The German experts behind the investigation found that when removed from a nearby transmitting antenna the cows recovered, only for symptoms to reoccur when they were returned to the original field.
Mr Willcock - a mobile phone user himself - has now called on network operators to position masts away from people and livestock.
He said: "We don't mind masts, but what we do not want is masts that are close to houses.
"All we are asking is for the masts to be 400m away."
Over the last eight years, repeated bids to station a mast on land next to his farm have been made. During one previous application, Mr Willcock collected 600 names on a petition objecting to the mast.
Kent and Sussex Courier. - 27 May 2005

Bognor Regis:
The people v 02

This is one of three local campaigns against 02.
The other two areas, Avisford Park, and West Park, have joined together to fight 02 on three fronts.
Other areas of Bognor Regis are helping, too.
Pagham and West Park proposed sites are only 1 mile away on opposite sides from Avisford Park.
West Park has been blitzed for the past eighteen months.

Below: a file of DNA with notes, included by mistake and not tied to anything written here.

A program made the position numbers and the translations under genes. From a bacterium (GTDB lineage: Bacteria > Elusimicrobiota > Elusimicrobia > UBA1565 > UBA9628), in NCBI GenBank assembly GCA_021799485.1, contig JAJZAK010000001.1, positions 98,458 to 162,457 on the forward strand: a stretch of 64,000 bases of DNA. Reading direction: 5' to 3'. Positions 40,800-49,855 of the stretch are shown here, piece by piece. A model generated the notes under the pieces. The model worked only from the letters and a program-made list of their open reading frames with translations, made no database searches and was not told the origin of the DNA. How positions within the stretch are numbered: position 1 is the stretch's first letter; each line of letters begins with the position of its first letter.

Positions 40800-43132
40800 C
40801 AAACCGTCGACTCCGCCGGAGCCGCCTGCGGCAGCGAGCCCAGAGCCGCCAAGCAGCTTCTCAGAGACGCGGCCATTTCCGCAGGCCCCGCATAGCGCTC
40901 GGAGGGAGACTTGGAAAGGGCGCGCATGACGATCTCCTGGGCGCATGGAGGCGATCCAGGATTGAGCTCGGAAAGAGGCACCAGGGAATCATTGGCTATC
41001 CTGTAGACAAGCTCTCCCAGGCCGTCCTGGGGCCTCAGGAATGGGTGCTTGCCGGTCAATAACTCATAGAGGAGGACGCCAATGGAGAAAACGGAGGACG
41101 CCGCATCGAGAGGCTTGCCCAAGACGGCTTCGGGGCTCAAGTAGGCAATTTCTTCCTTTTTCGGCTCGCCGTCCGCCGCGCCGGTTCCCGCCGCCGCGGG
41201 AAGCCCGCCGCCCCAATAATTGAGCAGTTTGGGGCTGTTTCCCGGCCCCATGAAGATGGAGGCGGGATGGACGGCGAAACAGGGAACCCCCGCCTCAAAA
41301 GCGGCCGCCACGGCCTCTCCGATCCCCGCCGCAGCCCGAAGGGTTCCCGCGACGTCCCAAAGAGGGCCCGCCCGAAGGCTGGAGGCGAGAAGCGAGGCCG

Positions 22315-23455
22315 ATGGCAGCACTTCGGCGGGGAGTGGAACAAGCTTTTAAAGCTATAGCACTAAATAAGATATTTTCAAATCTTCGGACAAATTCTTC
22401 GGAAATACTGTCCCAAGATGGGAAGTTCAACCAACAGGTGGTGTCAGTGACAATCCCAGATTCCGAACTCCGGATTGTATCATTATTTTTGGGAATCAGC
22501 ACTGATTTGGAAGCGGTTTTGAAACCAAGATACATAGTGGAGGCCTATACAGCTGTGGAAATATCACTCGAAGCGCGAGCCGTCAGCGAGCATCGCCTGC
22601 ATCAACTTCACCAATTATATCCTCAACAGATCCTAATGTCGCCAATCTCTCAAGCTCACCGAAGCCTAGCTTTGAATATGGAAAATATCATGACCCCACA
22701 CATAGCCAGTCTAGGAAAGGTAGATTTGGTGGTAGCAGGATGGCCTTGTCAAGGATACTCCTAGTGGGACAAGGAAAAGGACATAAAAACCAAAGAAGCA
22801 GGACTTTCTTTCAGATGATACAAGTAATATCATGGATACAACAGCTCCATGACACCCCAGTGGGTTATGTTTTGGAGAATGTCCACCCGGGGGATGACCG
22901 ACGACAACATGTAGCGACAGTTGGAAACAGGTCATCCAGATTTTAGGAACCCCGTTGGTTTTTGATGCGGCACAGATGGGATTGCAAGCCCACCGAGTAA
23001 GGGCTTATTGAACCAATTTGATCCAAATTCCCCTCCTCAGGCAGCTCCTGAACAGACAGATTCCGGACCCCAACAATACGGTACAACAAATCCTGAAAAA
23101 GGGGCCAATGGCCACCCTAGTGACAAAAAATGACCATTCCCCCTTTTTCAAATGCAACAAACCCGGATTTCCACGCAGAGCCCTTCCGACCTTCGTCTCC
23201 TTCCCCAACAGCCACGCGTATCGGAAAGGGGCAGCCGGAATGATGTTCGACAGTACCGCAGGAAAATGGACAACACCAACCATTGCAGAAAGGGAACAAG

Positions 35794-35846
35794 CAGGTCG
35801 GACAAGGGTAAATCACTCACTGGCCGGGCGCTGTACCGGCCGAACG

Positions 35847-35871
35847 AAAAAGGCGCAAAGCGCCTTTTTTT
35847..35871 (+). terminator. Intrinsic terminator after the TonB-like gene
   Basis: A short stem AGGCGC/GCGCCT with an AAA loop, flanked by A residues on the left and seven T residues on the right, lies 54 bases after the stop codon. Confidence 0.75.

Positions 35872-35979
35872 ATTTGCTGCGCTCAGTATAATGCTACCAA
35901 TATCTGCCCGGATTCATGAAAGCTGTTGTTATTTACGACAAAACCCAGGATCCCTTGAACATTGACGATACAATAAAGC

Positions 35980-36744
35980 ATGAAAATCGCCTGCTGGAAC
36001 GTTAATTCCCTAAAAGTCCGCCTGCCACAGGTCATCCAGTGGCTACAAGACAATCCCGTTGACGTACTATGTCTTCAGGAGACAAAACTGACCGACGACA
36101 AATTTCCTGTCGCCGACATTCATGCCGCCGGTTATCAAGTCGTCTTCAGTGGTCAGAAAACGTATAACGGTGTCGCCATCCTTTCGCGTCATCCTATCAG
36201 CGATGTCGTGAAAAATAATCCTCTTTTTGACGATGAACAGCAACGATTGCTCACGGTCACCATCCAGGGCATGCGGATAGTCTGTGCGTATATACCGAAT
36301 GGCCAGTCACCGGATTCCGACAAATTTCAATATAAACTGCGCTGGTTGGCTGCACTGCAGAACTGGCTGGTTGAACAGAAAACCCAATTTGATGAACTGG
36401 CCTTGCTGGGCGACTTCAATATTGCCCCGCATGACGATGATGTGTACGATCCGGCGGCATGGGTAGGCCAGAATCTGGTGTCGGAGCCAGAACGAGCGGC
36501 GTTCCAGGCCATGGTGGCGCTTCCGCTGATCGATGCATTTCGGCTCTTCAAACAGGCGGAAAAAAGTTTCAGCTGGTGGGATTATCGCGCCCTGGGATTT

The petition total has now passed the 500 mark with many more to come in.
Viva the people and people power!

People Power again

A group formed to fight plans to put a mobile phone mast outside homes in north Shoreham won the first round of its battle on Monday.
Shoreham Community Residents Against Masts (SCRAM) was set up by leading protester Rod Hotton, whose home in Downsway would have directly
faced the mast.
Mr Hotton, now chairman of SCRAM, held a protest meeting in his garden, got residents to sign protest letters and lobbied the council in a bid to get its
Although T-Mobile did not technically need planning permission for its proposed, 11-metre mast on the junction of Downsway and Upper Shoreham Road, because it was under 15 metres high, Adur councillors unanimously voted to refuse it after stating it was detrimental to the area and would endanger
traffic on a busy road junction.
Member Janet Mockridge said: "This is a totally inappropriate site for a phone mast. It will spoil a green, leafy environment and would stand in isolation in the area."
Mr Hotton, speaking from a packed public gallery, spoke on behalf of the objectors, after Adur council revealed it had received 328 letters of objection from residents against the mast.

Mr Hotton urged the council to use its best endeavours to get the law and planning guidelines changed, as he claimed the current rules and regulations